The great Jewish philosopher Maimonides wrote that a person who has suffered misfortune feels less miserable when confronted by a person in a more calamitous situation than himself. Similarly when dejected people see others who are more privileged than themselves, their sense of despondency is increased. People who are unsuccessful find it difficult to observe the success of others. One of our challenges is to overcome this negative envious trait and be happy for others even if we personally are experiencing setbacks.

Of late, it seems to me that Americans, on the whole, have failed in rising to this challenge. As the financial crisis was unfolding last summer, workers at American International Group's (AIG) financial products division were offered bonuses for remaining in their jobs for a specific period of time. At the end of last year, AIG became contractually obligated to pay those bonuses. A public outcry ensued when, this past week, it came to light that one hundred and ninety million dollars worth of these bonuses were paid out. This culminated this past Thursday with the Congress passing a law that slaps a ninety percent tax on the bonuses paid out to employees of AIG.

Whether it was fair for these employees to receive bonuses is irrelevant. As children we all learned that life is not fair. Whether they deserved the bonuses is also irrelevant. Even the fact that these bonuses were given to people who helped create this financial mess is not important here.

What is significant here is that there was a contract which obligated AIG to pay retention bonuses to these people. It was the Torah that introduced the concept of private property rights and contractual obligations to the ancient world. Western law has in many ways been inspired by that ancient code. The knowledge that property rights and contractual agreements can be enforced is the backbone of any successful economy and civilized society.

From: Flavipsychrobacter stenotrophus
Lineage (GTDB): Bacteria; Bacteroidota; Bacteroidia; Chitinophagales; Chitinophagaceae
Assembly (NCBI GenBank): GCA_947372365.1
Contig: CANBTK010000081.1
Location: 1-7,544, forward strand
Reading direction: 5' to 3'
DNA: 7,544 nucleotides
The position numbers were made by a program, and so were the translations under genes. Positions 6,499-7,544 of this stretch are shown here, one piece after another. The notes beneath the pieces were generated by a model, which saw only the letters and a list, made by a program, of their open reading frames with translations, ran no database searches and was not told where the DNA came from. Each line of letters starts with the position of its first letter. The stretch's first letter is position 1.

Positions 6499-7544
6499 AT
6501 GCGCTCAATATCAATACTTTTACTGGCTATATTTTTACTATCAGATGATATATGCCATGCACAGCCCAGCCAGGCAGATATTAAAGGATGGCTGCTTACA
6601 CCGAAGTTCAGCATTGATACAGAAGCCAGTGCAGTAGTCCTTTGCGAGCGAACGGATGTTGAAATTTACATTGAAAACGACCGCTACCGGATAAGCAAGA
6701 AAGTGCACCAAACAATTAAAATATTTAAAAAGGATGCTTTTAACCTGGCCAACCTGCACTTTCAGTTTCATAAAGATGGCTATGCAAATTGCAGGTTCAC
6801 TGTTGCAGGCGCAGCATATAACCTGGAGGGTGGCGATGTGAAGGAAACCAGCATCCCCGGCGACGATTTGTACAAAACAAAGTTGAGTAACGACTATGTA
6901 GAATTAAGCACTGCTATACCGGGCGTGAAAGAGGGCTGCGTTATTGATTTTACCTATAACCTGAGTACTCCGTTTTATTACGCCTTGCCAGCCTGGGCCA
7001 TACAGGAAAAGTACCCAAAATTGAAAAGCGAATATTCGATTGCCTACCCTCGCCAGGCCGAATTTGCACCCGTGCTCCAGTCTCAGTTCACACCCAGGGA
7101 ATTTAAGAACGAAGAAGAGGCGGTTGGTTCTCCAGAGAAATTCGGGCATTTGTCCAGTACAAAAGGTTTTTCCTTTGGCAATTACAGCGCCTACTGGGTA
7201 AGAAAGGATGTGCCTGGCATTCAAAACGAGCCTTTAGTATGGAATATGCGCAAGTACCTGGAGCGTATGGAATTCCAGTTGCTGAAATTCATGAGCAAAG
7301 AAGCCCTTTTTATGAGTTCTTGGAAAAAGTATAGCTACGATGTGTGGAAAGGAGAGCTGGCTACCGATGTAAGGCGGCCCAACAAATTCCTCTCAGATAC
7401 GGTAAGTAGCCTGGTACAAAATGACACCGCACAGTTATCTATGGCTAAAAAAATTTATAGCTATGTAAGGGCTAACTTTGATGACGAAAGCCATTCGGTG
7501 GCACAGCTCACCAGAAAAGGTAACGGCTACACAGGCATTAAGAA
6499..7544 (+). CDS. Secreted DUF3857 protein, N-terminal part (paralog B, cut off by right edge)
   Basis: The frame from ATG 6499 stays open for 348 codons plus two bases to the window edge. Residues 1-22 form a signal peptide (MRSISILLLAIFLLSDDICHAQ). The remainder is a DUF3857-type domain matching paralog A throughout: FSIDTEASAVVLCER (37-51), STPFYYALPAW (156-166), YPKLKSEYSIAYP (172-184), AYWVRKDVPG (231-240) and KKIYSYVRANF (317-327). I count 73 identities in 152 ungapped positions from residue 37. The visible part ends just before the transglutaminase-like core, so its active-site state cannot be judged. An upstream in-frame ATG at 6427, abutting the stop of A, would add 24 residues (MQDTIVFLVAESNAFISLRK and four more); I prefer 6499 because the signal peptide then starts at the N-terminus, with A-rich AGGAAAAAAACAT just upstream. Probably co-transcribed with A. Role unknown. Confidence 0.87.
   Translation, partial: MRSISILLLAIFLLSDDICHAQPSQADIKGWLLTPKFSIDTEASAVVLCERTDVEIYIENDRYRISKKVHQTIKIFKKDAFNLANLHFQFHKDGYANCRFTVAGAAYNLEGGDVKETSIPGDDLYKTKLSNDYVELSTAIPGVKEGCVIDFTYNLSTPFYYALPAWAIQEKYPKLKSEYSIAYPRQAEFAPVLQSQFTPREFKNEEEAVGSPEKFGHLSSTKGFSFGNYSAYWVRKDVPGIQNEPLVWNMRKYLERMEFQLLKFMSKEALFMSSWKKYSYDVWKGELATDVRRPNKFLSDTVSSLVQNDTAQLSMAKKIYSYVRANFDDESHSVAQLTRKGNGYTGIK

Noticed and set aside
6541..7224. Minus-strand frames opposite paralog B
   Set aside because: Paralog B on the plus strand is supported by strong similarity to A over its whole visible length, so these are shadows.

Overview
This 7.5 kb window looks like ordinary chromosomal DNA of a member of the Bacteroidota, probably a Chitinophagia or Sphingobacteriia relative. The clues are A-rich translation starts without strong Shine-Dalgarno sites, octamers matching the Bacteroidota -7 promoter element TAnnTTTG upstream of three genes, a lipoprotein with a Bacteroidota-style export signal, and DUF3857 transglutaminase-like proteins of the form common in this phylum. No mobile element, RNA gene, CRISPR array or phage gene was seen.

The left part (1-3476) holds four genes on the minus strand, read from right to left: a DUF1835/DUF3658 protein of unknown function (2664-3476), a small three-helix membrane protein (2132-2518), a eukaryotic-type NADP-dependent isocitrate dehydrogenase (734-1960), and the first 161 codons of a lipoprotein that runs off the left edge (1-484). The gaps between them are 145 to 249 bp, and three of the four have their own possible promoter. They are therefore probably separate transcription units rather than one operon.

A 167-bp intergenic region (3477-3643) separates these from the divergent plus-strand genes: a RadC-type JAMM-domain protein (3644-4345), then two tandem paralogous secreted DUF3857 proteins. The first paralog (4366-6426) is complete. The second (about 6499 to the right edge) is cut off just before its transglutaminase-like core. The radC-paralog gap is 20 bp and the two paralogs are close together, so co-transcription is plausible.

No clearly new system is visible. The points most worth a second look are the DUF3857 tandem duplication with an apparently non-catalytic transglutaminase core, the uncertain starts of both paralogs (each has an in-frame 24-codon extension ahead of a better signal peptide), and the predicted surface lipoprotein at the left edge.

Honest and decent people abide by their contracts unless there is a mutual agreement to do otherwise. Backing out of a contractual agreement because its obligations became unpopular is deplorable. AIG chief executive Edward Liddy did the right thing in paying these bonuses. It was absolutely wrong and unethical for congress to use their legislative powers to essentially void contracts that were made in good faith. The fact that this was done simply because the contracts became unpopular in the eyes of an envious and indignant public makes it all the more abhorrent. This is a dangerous precedent. Why should anyone trust a contract if, post fact, Congress can use its legislative powers to steal money that was contractually obligated to be delivered?

Ultimately I believe that the public outcry against these bonuses is derived from envy and resentment against those making more money in a time when many are losing their jobs and homes. But instead of pandering to this character flaw, politicians should be standing up for what is right and honest. We need to remind them that following public opinion is not leadership. Real leaders lead they don't follow.